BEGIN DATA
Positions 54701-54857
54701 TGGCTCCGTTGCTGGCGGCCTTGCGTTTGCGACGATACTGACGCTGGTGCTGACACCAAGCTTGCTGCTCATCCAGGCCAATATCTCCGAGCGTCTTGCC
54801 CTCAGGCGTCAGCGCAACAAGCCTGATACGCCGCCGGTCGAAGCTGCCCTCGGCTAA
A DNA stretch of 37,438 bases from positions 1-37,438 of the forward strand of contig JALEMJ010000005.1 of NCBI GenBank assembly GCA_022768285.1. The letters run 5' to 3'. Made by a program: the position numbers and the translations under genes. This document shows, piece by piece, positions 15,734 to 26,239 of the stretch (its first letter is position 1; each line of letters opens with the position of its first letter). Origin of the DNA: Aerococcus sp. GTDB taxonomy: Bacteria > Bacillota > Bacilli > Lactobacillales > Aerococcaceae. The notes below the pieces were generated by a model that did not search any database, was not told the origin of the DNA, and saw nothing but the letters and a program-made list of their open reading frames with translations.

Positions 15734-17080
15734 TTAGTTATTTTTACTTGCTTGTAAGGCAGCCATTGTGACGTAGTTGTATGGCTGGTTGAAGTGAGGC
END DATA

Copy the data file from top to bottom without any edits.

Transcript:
Positions 54701-54857
54701 TGGCTCCGTTGCTGGCGGCCTTGCGTTTGCGACGATACTGACGCTGGTGCTGACACCAAGCTTGCTGCTCATCCAGGCCAATATCTCCGAGCGTCTTGCC
54801 CTCAGGCGTCAGCGCAACAAGCCTGATACGCCGCCGGTCGAAGCTGCCCTCGGCTAA
A DNA stretch of 37,438 bases from positions 1-37,438 of the forward strand of contig JALEMJ010000005.1 of NCBI GenBank assembly GCA_022768285.1. The letters run 5' to 3'. Made by a program: the position numbers and the translations under genes. This document shows, piece by piece, positions 15,734 to 26,239 of the stretch (its first letter is position 1; each line of letters opens with the position of its first letter). Origin of the DNA: Aerococcus sp. GTDB taxonomy: Bacteria > Bacillota > Bacilli > Lactobacillales > Aerococcaceae. The notes below the pieces were generated by a model that did not search any database, was not told the origin of the DNA, and saw nothing but the letters and a program-made list of their open reading frames with translations.

Positions 15734-17080
15734 TTAGTTATTTTTACTTGCTTGTAAGGCAGCCATTGTGACGTAGTTGTATGGCTGGTTGAAGTGAGGC